4 things you can do at home to keep your shoulders healthy and pain free
Much emphasis gets put on the rotator cuff and it’s importance to shoulder health. Yes the rotator cuff is very important, but the rotator cuff consists of only 4 very small muscles, whose primary function is stabilization and keeping the shoulder properly in the socket. The rotator cuff cannot do its job on its own and needs a ton of help from the muscles and joints around it.
In order to truly keep our shoulders healthy and allow the rotator cuff muscles to do its job, we need to make sure that everything around it is in balance and in good position. The position of our shoulder blade determines whether our not the shoulders sits properly in place. For the shoulder blade to be in optimal position it needs to be resting properly on the upper back and the muscles need to be balanced around the shoulder and shoulder blade.
We have discussed this posture before and its implication on shoulder pain, neck pain, back pain, and many others. In this position the upper back is overly rounded, causing the shoulder blades to tilt forward and the shoulders to round forward. This causes the muscles of the chest and back of the neck and tops of shoulders to be tight.
In this poor postural position the rotator cuff muscles can impinge as there is not ample room for them to move freely and do their job. This impingement over time can create strains and tears in the rotator cuff.
In optimal posture and biomechanics there is ample room for the rotator muscles to move and do their job. If we can maintain proper alignment and muscle balance our shoulders will remain healthy.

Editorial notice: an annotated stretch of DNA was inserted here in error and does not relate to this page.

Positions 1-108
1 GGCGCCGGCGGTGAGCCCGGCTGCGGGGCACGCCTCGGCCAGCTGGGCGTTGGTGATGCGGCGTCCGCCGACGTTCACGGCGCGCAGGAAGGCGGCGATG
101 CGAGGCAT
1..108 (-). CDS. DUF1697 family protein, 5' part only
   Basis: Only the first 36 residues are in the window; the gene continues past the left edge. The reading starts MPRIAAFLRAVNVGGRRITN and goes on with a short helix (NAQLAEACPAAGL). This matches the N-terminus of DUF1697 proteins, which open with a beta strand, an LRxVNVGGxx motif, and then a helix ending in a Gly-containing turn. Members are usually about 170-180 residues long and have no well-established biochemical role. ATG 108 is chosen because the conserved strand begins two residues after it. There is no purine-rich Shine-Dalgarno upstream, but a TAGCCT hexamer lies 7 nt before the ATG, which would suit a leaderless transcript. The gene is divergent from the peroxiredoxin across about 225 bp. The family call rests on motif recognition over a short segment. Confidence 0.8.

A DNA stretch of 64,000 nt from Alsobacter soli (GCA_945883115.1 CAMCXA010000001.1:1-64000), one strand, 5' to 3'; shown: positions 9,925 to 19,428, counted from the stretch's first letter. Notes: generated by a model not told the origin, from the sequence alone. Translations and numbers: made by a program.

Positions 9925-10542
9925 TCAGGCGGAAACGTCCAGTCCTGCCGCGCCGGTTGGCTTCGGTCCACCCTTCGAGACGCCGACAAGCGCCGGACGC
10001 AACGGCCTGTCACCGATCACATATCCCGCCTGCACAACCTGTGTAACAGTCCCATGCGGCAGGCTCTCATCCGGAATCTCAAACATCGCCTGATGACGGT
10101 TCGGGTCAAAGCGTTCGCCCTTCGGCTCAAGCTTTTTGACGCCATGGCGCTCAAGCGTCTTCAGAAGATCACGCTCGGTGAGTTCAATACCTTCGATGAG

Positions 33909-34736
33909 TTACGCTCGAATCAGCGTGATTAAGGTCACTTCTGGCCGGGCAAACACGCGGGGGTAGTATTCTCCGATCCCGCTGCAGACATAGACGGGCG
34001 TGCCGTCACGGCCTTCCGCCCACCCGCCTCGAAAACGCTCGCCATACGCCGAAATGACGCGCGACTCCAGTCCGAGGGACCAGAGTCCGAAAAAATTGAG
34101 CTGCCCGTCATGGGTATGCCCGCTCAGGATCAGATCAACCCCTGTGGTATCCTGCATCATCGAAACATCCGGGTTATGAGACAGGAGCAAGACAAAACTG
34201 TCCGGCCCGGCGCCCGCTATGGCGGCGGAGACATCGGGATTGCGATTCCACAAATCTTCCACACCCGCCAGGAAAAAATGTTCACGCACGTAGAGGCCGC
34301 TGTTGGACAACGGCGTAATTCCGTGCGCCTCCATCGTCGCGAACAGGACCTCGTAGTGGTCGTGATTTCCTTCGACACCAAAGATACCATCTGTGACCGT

Things we can do at home to prevent this from happening include:
2. We can foam roll our upper back to improve upper back (thoracic spine mobility)
3. Perform home soft tissue work to the muscles of the rotator cuff and our short and tight chest.
4) In the weight room, if you have had shoulder troubles in the past, I usually advise against upright rows, dips, shoulder shrugs, overhead pressing, front dumbbell raises, and many others. These are provocative maneuvers and narrow the space for the shoulder and rotator cuff to move. An incline press will always put more stress across the shoulders than flat or decline press. If you have shoulder troubles avoid incline for the time being, and try using dumbbells instead or barbells. You might even consider a neutral grip where the palms face each other, as this can often be more comfortable for those with shoulder issues.
If you are having shoulder problems always seek professional consult. Depending on symptoms and where the pain is in the shoulder, the shoulder pain could be due a number of different conditions such as disc herniation, radiculopathy, labral tears, rotator cuff tears, arthritis, thoracic outlet syndrome, and many others. To get a correct diagnosis and answer seek out a health care professional. Deep tissue work, chiropractic adjustments, acupuncture, and proper rehabilitation work in great combination to restore proper shoulder function without pain.
Dr. Ryan Dunn D.C.